Fiction Round-up – 25

As I’ve been derelict in posting, here’s a quick post with most of my latest fiction reading (at least the last month or so):

The Amber Room by Steve Berry. Haven’t previously read anything by him and since we had a 10 hour drive, my wife and I made our way through that as an audio book. A reasonably good thriller, though as it was his first published book I’ll cut some slack for a few characters who were at times a bit thin. I enjoyed learning a bit about the Amber Room though. And I thought the interview with the author at the end had some interesting insights on how authors get published – this was I think his 3rd or 4th book, rejected multiple times by publishers before it was finally published and now he’s a big-timer. That’s hopeful for aspiring writers…

The Warrior’s Apprentice by Lois McMaster Bujold. Another audio  book (CD version, which I can’t seem to locate, so the link is to a paperback). A well-loved series I’ve never sampled. I found it entertaining and amusing. Not deep to be sure, but worth a read.

A Mighty Fortress by David Weber. If you’re a fan, you’ll be reading this. It’s the fourth in the Safehold series and I enjoy its interaction with issues of faith among other things. Unfortunately, a bunch more in this series are planned – I’m afraid it will keep me busy for a while.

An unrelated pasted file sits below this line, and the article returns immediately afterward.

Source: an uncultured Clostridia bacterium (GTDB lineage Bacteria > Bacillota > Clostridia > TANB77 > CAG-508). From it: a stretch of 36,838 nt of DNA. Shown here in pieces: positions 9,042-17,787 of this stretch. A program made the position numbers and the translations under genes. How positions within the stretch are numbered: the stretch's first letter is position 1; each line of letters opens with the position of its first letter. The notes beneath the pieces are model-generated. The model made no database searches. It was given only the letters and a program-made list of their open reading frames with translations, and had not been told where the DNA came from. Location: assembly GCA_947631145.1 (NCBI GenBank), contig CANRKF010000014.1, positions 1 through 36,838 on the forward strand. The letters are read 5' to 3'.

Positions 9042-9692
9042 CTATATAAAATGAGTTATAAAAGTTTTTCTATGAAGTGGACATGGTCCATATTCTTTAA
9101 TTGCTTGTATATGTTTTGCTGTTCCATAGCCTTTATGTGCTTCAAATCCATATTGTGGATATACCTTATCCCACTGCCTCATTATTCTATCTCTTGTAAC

Victorious by Jack Campbell. This is the sixth, and I think final book, in the Lost Fleet series. Solid space opera with a largely happy ending.  Glad to wrap this up.

Burning Skies by David Williams. Hard sci-fi with a bit of cyber punkish feel. Pretty dystopian, very fast, and really complicated. I’m not sure it’s my cup of tea, but was engaging due to its pace and action.

Steal Across the Sky by Nancy Kress. I’m continue to check in with new authors. This is an interesting book, focused on issues of the afterlife and even faith, though not necessarily in a positive way.

Live Free or Die by John Ringo. I’ve found myself reading a lot of Ringo over the last few years – and there is a bit of formulaic stuff in it.  But any book where the fate of the Earth depends on maple syrup (small spoiler) has at least something fun about it. I’m not sure if the whole thing works as something distinct enough from his Posleen series to work long term. I guess there will be a chance to see.

These officially get me to 25 and I have some other stuff to add. I’ll get some more in soon.


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